Why is it that some medical conditions persist for centuries without very much being said about them?
An answer, I think, is that medical conditions affecting women, in particular, have always run the danger of being marginalised.
Look at how much we are now hearing about endometriosis. It has caused so much pain to so many women over time, yet little enough was said about it in the media until the 21st century.
What started me on this train of thought was reading that a condition called premenstrual dysphoric disorder (PMDD) was added to the Diagnostic and Statistical Manual of Mental Disorders only in 2013.
PMDD is like an extreme version of premenstrual tension. It can cause intense symptoms such as anger, mood swings, depression, anxiety and conflict in the weeks before bleeding begins, according to the American Psychological Association in its Monitor on Psychology.
In some cases, symptoms are so bad that women with the condition have had hysterectomies or taken their own lives.
It can be argued – and indeed is argued – that classifying PMDD as a mental disorder is inaccurate and stigmatises an extreme version of a normal condition. Still, its inclusion in the DSM means it is officially recognised in psychiatry.
This painful, emotionally shattering condition can lead to conflict that harms relationships – so ‘werewolf week’ as some sufferers call it can have consequences that go on long after it is over.
We all know that anger or irritation in a female colleague can be dismissed – usually not out loud – as ‘it’s the time of month’ but this is of a different order.
Researchers say that what is behind it is an ‘abnormal sensitivity to the normal rise and fall of hormones during the menstrual cycle’.
During that time, it can exacerbate other conditions such as post-traumatic stress, ADHD and borderline personality disorder.
Some men also have an abnormal sensitivity to the rise and fall of hormones, and suffer mood swings, but the effect is under-studied.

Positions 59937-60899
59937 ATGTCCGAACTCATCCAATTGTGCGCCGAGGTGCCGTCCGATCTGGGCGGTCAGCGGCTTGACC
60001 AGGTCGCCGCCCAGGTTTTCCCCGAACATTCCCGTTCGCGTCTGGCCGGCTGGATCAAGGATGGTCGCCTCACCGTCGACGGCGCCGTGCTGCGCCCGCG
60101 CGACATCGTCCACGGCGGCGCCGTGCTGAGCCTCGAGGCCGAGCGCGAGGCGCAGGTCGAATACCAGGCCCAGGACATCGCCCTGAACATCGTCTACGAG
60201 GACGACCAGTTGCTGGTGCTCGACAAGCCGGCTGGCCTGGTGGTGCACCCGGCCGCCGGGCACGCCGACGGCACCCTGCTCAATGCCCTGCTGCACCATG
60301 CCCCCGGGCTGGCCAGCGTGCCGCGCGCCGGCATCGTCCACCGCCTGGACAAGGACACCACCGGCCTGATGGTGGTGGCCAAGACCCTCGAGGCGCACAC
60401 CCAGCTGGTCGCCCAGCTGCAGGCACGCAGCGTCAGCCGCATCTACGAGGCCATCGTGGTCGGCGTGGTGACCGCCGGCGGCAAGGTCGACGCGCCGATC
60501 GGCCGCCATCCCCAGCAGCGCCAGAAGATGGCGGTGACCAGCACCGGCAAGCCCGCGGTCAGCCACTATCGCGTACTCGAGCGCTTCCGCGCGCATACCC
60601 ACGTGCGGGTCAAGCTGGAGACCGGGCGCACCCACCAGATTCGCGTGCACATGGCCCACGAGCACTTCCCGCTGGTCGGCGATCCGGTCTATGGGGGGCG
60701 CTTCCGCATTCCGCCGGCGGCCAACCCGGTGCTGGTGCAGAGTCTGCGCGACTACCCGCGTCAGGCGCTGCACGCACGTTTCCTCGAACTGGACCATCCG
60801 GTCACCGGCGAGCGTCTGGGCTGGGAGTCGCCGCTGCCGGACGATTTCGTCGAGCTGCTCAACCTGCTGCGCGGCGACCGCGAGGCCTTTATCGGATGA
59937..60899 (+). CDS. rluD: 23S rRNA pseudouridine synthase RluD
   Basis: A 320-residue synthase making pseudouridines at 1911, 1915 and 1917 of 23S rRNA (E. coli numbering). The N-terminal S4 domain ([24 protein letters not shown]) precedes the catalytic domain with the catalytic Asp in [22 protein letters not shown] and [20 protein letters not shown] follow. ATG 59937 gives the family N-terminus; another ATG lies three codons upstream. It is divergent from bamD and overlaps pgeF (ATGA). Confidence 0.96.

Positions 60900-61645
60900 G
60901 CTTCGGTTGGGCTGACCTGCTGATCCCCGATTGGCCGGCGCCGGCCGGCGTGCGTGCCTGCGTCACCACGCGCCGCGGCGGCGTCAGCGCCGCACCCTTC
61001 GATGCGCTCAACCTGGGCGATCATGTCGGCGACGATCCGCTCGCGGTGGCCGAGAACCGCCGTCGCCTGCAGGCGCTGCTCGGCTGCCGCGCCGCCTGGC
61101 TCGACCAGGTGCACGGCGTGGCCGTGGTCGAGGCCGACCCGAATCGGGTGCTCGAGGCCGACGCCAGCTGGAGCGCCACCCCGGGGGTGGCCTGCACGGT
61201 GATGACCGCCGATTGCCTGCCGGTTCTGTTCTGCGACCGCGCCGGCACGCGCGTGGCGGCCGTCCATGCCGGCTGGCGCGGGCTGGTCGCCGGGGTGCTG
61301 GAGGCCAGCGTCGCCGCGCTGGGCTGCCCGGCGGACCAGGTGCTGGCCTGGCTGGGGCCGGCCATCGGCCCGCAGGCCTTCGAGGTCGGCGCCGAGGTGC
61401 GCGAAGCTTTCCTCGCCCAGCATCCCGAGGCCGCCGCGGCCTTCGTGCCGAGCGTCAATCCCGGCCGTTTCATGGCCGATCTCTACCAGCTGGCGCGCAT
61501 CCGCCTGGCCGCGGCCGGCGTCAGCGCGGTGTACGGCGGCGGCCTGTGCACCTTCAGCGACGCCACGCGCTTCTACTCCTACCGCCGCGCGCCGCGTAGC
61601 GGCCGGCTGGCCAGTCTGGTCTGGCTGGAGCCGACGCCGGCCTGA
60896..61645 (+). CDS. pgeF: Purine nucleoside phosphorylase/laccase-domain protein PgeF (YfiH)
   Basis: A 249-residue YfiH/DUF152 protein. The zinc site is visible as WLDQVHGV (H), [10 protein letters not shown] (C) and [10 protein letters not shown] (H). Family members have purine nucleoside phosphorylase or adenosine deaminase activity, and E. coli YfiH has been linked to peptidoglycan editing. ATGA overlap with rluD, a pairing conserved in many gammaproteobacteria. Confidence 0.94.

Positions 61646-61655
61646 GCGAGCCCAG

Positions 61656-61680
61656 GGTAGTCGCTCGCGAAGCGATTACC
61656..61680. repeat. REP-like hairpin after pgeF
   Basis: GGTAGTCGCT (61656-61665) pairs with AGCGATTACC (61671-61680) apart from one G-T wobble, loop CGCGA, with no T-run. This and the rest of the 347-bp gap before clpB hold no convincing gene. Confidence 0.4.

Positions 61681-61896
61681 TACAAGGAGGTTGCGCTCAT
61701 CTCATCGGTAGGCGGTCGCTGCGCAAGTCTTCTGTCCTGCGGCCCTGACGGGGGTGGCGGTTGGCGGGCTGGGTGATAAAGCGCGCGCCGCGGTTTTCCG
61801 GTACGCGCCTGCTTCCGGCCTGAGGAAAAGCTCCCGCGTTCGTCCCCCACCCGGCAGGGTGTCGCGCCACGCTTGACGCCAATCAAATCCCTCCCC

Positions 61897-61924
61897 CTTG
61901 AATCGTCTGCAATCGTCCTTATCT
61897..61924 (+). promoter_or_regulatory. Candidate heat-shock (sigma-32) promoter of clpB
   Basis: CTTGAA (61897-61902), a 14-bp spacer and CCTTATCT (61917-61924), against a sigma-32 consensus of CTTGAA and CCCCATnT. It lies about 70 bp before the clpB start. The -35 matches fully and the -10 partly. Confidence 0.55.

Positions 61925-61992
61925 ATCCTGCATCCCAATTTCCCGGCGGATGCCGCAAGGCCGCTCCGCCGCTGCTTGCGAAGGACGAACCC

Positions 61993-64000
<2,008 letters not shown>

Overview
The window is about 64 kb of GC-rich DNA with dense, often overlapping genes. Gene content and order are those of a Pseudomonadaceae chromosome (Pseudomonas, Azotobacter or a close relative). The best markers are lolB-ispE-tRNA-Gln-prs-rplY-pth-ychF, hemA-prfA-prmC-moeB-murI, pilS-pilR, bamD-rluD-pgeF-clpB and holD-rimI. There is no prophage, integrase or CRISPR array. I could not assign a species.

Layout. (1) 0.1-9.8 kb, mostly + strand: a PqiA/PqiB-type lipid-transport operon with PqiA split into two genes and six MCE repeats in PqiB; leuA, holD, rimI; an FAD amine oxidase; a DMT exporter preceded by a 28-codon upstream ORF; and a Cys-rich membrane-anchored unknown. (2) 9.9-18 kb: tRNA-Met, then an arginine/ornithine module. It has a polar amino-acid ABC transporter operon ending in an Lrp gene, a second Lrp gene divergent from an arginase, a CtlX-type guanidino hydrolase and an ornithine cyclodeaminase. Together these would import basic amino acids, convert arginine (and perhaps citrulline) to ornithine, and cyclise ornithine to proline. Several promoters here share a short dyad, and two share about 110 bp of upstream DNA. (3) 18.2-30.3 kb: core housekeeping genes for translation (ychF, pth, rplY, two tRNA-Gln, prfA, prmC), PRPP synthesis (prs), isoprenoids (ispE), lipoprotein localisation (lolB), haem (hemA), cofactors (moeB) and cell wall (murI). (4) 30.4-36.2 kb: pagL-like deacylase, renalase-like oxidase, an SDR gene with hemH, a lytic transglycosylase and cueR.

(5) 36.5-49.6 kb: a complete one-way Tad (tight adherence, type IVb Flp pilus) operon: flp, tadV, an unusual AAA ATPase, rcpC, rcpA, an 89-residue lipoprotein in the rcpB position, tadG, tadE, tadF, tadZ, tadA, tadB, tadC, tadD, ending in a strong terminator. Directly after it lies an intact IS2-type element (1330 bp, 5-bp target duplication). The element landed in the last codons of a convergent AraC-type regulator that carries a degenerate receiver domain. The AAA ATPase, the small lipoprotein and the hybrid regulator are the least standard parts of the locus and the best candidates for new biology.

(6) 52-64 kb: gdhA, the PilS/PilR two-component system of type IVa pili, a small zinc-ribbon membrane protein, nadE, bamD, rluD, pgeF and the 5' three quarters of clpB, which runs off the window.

A Swedish study found that women not only with PMDD but with PMS are at a higher risk of falls, car accidents and suicidal behaviour
About 6 per cent of women have this condition and for those who have it it’s a huge issue and also presumably for those around them, which multiplies the effect.
Some of these symptoms occur at other points in the cycles of some of the women concerned and not only in the two weeks before their periods so it can be very disruptive.
Researchers wonder if hormonal fluctuation around puberty is linked to a big increase in depression and suicidal thoughts or behaviour in girls that isn’t seen in boys.
In one study of almost 600 females, aged 13 to 62 with a diagnosis of PMDD, 72 per cent reported suicidal thoughts throughout their lifetime. Half had planned suicide, a third had made an attempt and more than half had injured themselves.
A Swedish study found that women not only with PMDD but with PMS are at a higher risk of falls, car accidents and suicidal behaviour. How many lives are lost or wrecked?
According to the American Psychological Association article, oral contraceptives and Prozac or similar medicines can help. Cognitive behavioural therapy and mindfulness can also help by enabling the affected women to make good choices arising from their knowledge of where they are in the cycle. Techniques such as tracking one’s emotions can also help – possibly by enabling the person to take a step back from the emotional experience.
One woman interviewed for the APA article said therapy, an antidepressant and good self care habits have helped her to minimise her symptoms.
All of this I think should make us, especially men, less inclined to dismiss distressed behaviour by women as solely a ‘time of month’ thing. There’s a lot more to it than that.
And it makes me wonder what else is out there that women have been suffering from for thousands of years but that has not been brought to light in the same way that endometriosis and PMDD are being.
- Padraig O’Morain (Instagram, Twitter: @padraigomorain) is accredited by the Irish Association for Counselling and Psychotherapy. His books include Acceptance – Create Change and Move Forward; his daily mindfulness reminder is available free by email (email@example.com).